And you as the congregation are not here to admire the preacher’s eloquence (or not), but to seek to listen to God speaking to each of you as an individual.   What does God want me to hear from him this morning?   What does he want me to take out of church?   How does he want me to be different this coming week?   How can I share his love with those that I meet?

So, in that context, what might God be saying to us as we set out into 2022?   Firstly, I suggest, that God is in charge.   We read here in Jeremiah that it was God, not ultimately the Babylonians, who had decreed the exile.   And that it is God, not the subsequent Persian kings, who would bring them back into the land.   And that it is God who will guard them like a shepherd and bring them the stability they need, good harvests and the chance to re-establish themselves as his people in the promised land.   And we too can affirm, at the outset of a new year, that our God is in charge, even when everything seems bleak.  

So, secondly, that God brings hope and joy, even in very difficult circumstances.   Hope for future protection and security and stability.   And that can still be true for us when we face ongoing difficulties.   We can face the new year with hope in a God who in charge and whom we can trust.

Was Jeremiah’s optimism justified?   Some of these things were fulfilled, when after 70 years in exile many were able to return.   And under Nehemiah and Ezra, they did rebuild Jerusalem and re-establish the life of the nation.   But in subsequent centuries other powers were to invade and rule their land:  Alexander the great, Antiochus Epiphanes, and the Romans would in turn become the dominant powers.   So was Jeremiah’s prophecy only half-right?  What was God doing during the subsequent 400 years?

Well, God was still in charge, and his plan was still awaiting fulfilment.   So in about 4 BC, we can’t know the exact date, there came about the birth of a baby in Bethlehem, whose coming we have just celebrated and who would change the course of history for everyone, whether believers or not.   The coming of Jesus inaugurated a new covenant, a new relationship, and the coming of God’s kingdom.   That doesn’t mean that everything was suddenly put right.   When God came among us, he came as a vulnerable baby, not as a conquering king.   And Jesus came to show us God’s love, and to invite us to join his kingdom.   And it is in the expectation of the eventual triumph of that kingdom, when Jesus returns, that we live as Christians today in our world which is still at times a dark and dangerous place.   Many Christians in parts of God’s world suffer from persecution and at times terrorism and injustice.   And for us in the west, many in our society and media regard the true message of Christmas as irrelevant.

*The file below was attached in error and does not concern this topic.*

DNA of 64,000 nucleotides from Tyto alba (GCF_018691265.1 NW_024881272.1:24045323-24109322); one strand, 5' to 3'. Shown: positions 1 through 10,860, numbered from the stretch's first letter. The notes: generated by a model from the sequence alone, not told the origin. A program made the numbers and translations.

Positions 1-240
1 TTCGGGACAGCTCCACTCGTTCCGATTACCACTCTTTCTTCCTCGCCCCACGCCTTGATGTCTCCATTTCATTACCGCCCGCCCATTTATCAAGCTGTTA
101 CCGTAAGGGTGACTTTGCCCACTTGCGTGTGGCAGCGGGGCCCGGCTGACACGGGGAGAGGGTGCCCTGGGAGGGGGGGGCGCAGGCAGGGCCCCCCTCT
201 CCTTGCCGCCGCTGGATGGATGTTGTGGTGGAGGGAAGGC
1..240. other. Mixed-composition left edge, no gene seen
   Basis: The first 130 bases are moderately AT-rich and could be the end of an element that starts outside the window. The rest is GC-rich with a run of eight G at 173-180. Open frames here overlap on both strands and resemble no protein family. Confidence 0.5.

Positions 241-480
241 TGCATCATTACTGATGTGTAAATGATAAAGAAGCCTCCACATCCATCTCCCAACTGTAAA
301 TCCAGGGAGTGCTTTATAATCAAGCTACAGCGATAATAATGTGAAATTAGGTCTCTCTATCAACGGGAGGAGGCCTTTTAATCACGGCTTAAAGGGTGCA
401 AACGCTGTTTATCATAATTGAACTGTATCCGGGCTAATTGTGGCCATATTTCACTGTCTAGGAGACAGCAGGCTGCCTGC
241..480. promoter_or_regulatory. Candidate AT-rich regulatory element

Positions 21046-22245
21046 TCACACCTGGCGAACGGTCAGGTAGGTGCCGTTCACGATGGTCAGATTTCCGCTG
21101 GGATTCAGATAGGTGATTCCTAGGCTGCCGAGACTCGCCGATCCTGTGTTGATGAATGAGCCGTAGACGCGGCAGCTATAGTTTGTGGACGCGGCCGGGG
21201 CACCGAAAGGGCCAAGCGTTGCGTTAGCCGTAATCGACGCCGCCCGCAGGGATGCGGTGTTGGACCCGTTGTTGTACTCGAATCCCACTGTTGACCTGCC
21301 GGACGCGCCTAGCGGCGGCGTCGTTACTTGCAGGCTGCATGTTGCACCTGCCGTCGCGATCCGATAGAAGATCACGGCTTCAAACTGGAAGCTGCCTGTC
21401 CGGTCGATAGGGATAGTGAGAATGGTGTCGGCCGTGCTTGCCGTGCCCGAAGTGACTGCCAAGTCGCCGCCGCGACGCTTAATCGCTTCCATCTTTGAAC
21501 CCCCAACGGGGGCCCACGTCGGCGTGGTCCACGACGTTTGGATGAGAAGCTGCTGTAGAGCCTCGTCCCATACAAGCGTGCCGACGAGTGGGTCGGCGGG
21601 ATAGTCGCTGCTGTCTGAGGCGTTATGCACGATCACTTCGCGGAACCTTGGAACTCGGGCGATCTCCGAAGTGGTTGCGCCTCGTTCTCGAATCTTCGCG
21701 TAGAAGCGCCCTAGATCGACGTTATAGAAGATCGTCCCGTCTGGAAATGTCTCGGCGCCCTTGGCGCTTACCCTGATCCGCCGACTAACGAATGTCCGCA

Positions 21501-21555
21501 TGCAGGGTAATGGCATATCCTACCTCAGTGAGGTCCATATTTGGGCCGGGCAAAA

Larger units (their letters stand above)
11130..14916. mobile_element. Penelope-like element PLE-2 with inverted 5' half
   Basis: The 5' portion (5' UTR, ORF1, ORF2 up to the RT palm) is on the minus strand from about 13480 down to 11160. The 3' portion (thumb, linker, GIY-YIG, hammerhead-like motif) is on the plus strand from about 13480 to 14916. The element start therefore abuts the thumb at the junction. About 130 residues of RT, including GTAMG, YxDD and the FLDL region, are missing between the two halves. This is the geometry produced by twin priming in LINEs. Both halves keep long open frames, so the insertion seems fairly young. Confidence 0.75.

But our passage this morning still gives us hope.   God is in charge.   He is with us even in difficult circumstances.   In due time he will return and set the world to rights.   And meanwhile we simply need to trust him.   As we wait for the final triumph of God’s kingdom. 

And for you here at St Marks, 2022 is a very significant year, with the prospect of a new vicar and new members joining you.   There will be some changes, no doubt, and new challenges, for you and also for those who join you.   But, I hope, there will be a real sense of God at work.   For God is in charge, he is the shepherd who watches over his flock, not the bishop, not the vicar, but God himself is the chief shepherd who watches over us whether we are lying down in green pastures, walking beside still waters, or sometimes in the valley of the shadow of death.   There we fear no evil, for God is with us, to protect and comfort us.

Happy New Year!   Yes, that can be true when we go into it with God to guide us.   Let me finish with that poem by Minnie Louise Haskins, quoted so memorably by George 6th in 1940, in the darkest days of war:

And I said to the man who stood at the gate of the year:
"Give me a light that I may tread safely into the unknown".
And he replied:
"Go out into the darkness and put your hand into the Hand of God.
That shall be to you better than light and safer than a known way".
So I went forth, and finding the Hand of God, trod gladly into the night.

Let’s pray:  Father we face an unknown future in 2022.   Help us to trust in you, to allow you to lead and guide us through the changes and challenges that will face us.   Help us to know your presence with us, and the joy of serving you.   In Jesus’ name we pray, Amen.